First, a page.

Valentino Crespi

Assoc. Professor

College of Engineering,
Computer Science and
Technology (ECST)
5151 State University Drive
Los Angeles, CA 90032-8150

Office: ET-A318
Phone: (323) 343-4596
Fax: (323) 343-6672


  • 1992: Laurea in Scienze dell'Informazione (summa cum Laude), University of Milan, Milan, Italy.
  • 1997: Ph.D. in Computer Science, Universities of Milan and Turin, Italy.



  • Combinatorial Optimization, Matrix Computation and Graph Theory

    Involved in the study of the computational complexity of the Permanent function of sparse circulant matrices and of the Lovász theta function of sparse circular graphs (1994-2004).

    Established fast algorithms and exact formulas published on Linear Algebra and its Applications and on the SIAM Journal on Discrete Mathematics.

  • Distributed Control, Surveillance, Sensor Networks and UAVs

    In charge of the DARPA TASK research project (2000-2003), developed at Dartmouth College.

    Main contributions: development of a novel design methodology for provably performant distributed control systems. Applications to problems of multi-agent UAV navigation, distributed sensor registration (in a sensor network it is the problem for all the individual sensors to establish their geographic position), and tracking with networks of minimalistic sensors.

    Results published in the Journal of Autonomous Robots and in the proceedings of the World congress on Artificial Intelligence, of the International Joint Conference on Neural Networks, of the KIMAS conference, of the AAMAS conference, of the ACM SenSys conference, and of several SPIE conferences.

  • Multi-Target Tracking, Process Query Systems and Stochastic Modeling

    Among the initiators of the DHS PQS research project (2003-2008), developed at Dartmouth College and at the Institute for Security Technology Studies, Hanover, NH.

    Contributions: development of a Process Query System, a novel revolutionary software system capable of accepting process descriptions as queries and then performing standing queries and searches against databases and data streams for evidence that instances of the queried processes exist in the data. This technology was successfully applied to build one of the best intrusion-detection systems for coordinated computer attacks.

    Results on surveillance applications published in SPIE conferences. Established results on estimating the entropy rate of Hidden Markov models published on IEEE Transactions on Information Theory.

  • Trackability, Complexification and Machine Learning of Hidden Markov Models (HMMs)

    Principal Investigator of the AFOSR Engineering Awareness research project (2007-2009), developed at Dartmouth College and at Pasadena, CA.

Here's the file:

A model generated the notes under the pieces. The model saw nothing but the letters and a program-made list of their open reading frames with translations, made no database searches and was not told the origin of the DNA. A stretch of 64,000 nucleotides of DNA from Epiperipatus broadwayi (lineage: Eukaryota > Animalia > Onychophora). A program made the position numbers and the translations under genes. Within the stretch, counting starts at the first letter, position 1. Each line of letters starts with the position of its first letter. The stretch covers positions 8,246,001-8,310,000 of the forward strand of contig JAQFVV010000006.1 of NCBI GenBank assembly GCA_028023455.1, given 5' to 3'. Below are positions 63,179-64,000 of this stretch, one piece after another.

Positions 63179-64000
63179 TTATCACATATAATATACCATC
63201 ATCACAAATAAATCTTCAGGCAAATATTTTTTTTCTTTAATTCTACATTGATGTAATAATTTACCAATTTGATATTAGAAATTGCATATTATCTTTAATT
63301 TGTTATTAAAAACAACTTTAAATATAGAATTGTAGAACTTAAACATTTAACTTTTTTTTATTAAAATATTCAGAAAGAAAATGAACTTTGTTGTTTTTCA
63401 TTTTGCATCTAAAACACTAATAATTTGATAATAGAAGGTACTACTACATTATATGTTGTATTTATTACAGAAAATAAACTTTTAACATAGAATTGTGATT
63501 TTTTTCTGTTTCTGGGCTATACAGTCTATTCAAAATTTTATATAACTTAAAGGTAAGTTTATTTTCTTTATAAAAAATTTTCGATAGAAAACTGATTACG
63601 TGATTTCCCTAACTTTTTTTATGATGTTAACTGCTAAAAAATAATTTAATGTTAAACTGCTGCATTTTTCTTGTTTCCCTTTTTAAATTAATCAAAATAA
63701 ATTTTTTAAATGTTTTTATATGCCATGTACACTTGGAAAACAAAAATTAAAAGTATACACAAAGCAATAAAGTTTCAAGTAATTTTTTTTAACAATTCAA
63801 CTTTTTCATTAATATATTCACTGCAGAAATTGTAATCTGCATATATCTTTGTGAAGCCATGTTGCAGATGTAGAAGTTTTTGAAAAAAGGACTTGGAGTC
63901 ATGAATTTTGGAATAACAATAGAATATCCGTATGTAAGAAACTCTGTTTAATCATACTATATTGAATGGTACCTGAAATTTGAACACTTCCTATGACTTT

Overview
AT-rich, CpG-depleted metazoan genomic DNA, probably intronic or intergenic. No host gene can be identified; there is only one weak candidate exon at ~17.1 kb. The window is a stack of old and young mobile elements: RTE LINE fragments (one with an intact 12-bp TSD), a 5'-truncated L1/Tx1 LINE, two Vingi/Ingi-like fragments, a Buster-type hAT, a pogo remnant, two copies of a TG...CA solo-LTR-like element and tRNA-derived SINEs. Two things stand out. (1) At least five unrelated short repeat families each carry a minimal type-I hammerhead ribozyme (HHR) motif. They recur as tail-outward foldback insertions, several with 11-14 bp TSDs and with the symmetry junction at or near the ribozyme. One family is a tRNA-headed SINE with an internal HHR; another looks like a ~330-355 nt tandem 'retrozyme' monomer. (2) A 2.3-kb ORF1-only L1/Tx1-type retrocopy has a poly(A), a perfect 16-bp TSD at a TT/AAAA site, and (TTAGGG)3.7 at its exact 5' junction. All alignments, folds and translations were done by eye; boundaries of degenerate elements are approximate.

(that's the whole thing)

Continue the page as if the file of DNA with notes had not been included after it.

Goal: establish fundamental scientific results that allow to monitor environments effectively.

    Contributions: a) developed a rigorous quantitative notion of trackability of processes/behaviors which allows to determine the "complexity" of estimating state trajectories of a target process based on a discrete-time sequence of noisy "observations"; b) developed a novel algorithm to machine learn HMMs from observed data based on the non-negative matrix factorization (NMF) of higher order Markovian statistics, structurally different from the classical Baum-Welch and associated approaches; c) developed a technique to attack and defend covert channels through machine learning certain behavioral models.

    Results on Trackability Theory published on ACM Transactions on Sensor Networks (special edition, 2008), results on machine learning HMMs using the NMF published on IEEE Transactions on Information Theory (June, 2011). See the most recent work on Attacking and Defending Covert Channels and Behavioral Models.

    See also special topics classes on machine learning languages and processes offered at CSULA.

  • The Modeling Component and the CEaS-CREST center

    Current Leader of the Modeling Component of the NSF Center for Energy and Sustainability (CEaS-CREST).

Recent Talks

Recent Students

  • Gail Casburn, M.S., distributed algorithms for sensor registration in 3D, defended in 2011.
  • Natalya Shatokhina, M.S., parameter optimization for SOLiD next generation sequencers, defended in 2011.
  • Sanmit Narvekar (undergraduate), classification problems in computer security and social networks.
  • David Gilbert, B.S., machine learning Hidden Markov Models (supported by CEaS-CREST).

BINF - Multidisciplinary Minor in Bioinformatics and Computational Biology at CSULA

  • Co-PI of the NIH Center for Interdisciplinary Quantitative Analysis (CINQA) and, together with Dr. Jamil Momand, author of BINF.

  • Designer of BINF 403 "Process Estimation & Detection in Cellular Biology" (prerequisites: CS 202, BINF 400, one of the listed Statistics course).

  • Announcements for the Students
    • 12/2011: All students interested in BINF need to complete the following prerequisites by the end of Spring quarter prior to taking BINF 400 in Fall 2012: Biol 100A, Biol 100B. Furthermore at least one of the following courses in statistics is required by the end of Fall 2012: MATH 270, MATH 474, ECON 209 and BIOL 300. Remember that Biol 100A is offered in Winter 2012 and is a prerequisite for Biol 100B, whereas the statistics classes, if offered, may be taken also concurrently with BINF 400 in Fall 2012.